Tuesday, 30 December 2014

'Feral', Articulate Project Space (APS): Urlaub im Balkon

Day 17: Saturday,17th 2015: Group B +C's opening last night saw many excellent and playful responses to the laboratory brief for this project. I particularly enjoyed Nicole Ellis's Soft Pole, Night work (2015)[see image below], Bianca Burn's Spatial study No.2 (2014-2015), Tim Corne's Negative Space (2015), Julian Wood's [time based work/dvd projection] Spirit: Life through breath (2015), Linden Braye's Continual Re-actions (2015) and Margaret Robert's Occupy Kobro (SC2) (2015). 

It made me smile to see Justine Holt's Untitled (2015) near my Der Papagei [#5]; Nicole Ellis's works in conversation with my drawings; and unexpected conversations between Linden's and my works.
Linden Braye | Continuing Re-actions (2015), section view| Materials: Electrical extension cords, ply wood, Articulate Project Space

Nicole Ellis | Soft pole, Night work (2015) Materials: Chalk paint, fabric, wood, Articulate Project Space

autocartographical drawing, automatic drawing, experimental drawing
India Zegan, Die Papageien (2015), Feral, Articulate Project Space
autocartographical drawing, experimental drawing, automatic drawing
India Zegan, Die Papageien (2015), Feral, Articulate Project Space
autocartographical drawing, automatic drawing, experimental drawing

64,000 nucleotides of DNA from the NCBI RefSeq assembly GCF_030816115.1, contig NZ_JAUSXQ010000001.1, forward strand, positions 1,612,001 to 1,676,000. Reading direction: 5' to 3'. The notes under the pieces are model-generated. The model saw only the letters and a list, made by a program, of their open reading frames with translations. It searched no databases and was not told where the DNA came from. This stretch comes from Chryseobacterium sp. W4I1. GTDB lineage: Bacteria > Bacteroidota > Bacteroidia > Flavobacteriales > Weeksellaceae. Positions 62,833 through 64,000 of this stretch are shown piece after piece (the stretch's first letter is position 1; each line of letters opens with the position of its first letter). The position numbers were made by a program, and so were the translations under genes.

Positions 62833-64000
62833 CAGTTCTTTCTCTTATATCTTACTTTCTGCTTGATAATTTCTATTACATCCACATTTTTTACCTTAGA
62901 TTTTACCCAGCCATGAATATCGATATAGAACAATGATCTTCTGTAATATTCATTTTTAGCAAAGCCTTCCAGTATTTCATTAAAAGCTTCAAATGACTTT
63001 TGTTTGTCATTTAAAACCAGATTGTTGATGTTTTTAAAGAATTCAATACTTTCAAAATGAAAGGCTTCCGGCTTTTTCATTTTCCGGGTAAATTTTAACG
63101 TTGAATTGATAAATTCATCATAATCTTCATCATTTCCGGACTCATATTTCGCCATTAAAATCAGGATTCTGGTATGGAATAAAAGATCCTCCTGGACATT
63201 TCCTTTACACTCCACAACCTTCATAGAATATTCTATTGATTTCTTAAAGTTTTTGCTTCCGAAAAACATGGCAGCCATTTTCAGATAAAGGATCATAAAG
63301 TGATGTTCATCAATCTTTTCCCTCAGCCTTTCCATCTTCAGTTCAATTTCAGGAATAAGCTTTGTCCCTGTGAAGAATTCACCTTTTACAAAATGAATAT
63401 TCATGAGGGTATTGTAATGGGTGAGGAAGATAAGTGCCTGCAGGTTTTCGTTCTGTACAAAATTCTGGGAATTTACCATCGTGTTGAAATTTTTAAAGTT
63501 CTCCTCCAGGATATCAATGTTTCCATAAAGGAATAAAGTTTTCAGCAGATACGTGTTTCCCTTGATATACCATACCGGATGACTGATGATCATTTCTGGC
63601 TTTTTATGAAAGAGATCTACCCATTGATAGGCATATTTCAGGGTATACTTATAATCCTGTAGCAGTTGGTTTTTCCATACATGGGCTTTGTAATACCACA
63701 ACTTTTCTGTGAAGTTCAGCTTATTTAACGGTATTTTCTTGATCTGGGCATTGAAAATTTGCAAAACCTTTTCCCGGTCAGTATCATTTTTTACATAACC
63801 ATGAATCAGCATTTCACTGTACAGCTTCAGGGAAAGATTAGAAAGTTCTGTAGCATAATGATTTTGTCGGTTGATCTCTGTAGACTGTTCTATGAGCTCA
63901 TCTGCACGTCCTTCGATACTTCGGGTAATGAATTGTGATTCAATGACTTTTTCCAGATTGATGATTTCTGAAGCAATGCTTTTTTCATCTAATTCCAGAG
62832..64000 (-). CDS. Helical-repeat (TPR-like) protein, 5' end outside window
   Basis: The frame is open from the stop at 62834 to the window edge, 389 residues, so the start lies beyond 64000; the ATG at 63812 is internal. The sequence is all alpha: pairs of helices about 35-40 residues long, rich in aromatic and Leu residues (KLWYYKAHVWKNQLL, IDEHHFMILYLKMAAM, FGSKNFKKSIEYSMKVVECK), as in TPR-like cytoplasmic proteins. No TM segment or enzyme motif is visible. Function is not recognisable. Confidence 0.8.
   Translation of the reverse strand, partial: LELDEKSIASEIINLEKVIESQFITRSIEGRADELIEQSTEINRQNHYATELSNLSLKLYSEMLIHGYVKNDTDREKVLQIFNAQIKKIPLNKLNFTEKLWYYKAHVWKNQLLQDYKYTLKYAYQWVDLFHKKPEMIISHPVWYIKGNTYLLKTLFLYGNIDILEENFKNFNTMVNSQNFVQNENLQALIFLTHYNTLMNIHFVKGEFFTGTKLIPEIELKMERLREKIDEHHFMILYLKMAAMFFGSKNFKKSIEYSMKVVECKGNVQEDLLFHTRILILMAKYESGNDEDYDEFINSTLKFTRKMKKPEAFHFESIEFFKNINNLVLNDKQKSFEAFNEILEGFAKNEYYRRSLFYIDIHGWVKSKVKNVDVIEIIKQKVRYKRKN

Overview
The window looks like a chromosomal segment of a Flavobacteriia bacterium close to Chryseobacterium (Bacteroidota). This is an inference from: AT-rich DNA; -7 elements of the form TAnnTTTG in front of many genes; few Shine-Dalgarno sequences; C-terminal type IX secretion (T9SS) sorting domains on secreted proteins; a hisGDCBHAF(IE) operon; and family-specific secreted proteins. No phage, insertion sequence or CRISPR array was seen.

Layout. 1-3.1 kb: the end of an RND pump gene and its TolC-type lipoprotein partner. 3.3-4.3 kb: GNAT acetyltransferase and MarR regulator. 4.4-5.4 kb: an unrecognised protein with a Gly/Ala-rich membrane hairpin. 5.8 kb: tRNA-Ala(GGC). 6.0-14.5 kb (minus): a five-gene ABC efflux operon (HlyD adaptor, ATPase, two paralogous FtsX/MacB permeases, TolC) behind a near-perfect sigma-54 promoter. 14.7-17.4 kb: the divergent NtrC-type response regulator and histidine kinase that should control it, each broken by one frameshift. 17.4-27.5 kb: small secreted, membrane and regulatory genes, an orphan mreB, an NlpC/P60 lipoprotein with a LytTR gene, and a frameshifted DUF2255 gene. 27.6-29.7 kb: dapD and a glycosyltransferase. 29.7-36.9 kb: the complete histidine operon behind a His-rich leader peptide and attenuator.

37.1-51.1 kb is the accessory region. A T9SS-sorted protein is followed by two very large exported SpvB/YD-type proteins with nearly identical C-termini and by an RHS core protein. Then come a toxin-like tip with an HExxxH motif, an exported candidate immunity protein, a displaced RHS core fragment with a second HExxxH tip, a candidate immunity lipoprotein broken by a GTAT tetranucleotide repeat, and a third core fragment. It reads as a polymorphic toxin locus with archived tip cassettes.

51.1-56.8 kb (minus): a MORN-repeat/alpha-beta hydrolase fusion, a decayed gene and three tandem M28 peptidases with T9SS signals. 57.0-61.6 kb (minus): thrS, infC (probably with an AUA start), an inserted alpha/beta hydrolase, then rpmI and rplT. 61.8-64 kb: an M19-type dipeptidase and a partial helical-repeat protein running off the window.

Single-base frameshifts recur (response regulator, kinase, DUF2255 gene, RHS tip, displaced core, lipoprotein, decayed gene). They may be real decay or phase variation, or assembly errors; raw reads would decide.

India Zegan, Die Papageien (2015), Feral, Articulate Project Space
automatic drawing, experimental drawing, autocartographical drawing
India Zegan, Die Papageien (2015), Feral, Articulate Project Space
automatic drawing, autocartographical drawing, experimental drawing
India Zegan, Die Papageien (2015), Feral, Articulate Project Space

Autocartographical drawing, experimental drawing, automatic drawing
Justine Holt | 'Untitled' (2015) Material: Salt blocks. My watercolour drawing 'Der Pagagei' [#5] (2015), can be seen in the background, Articulate Project Space

Autocartographical drawing, automatic drawing, experimental drawing

 India Zegan, Die Papageien (2015), Feral, Articulate Project Space

Margaret Robert's ongoing investigation into Katarzyna Kobro's work is of particular interest to me. Robert's ongoing project to re-make selected Kobro minimalist sculptures enables Sydney viewers to see and experience Kobro's sublime works.